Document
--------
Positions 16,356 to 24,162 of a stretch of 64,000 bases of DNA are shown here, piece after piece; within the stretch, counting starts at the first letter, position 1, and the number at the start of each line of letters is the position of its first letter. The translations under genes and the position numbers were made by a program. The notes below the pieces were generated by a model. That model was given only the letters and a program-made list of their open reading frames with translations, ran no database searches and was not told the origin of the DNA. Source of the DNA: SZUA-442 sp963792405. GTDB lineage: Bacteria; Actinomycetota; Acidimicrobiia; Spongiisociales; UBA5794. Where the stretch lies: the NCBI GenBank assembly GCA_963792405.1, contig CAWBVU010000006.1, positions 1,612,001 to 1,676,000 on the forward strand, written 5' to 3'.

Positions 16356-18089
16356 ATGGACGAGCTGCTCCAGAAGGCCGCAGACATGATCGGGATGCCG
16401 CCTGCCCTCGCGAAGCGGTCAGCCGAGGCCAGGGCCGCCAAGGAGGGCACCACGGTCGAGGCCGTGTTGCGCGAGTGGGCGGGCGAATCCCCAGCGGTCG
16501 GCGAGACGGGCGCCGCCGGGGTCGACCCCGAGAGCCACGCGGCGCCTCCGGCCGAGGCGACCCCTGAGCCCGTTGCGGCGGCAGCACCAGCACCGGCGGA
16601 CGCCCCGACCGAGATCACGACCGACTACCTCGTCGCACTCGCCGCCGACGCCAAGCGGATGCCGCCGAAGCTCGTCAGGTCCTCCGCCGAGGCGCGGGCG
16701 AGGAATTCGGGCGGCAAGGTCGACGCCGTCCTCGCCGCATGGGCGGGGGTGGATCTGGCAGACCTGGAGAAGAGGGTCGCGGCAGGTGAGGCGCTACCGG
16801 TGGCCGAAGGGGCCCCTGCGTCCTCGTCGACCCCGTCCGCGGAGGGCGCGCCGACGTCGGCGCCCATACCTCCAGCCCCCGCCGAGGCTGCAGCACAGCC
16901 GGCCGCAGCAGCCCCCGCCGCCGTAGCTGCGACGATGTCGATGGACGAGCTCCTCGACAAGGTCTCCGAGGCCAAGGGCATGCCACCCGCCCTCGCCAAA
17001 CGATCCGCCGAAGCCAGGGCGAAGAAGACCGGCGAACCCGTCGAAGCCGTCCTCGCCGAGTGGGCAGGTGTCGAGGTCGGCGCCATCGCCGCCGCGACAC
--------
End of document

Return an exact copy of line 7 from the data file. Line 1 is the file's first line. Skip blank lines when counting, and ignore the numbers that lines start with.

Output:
16701 AGGAATTCGGGCGGCAAGGTCGACGCCGTCCTCGCCGCATGGGCGGGGGTGGATCTGGCAGACCTGGAGAAGAGGGTCGCGGCAGGTGAGGCGCTACCGG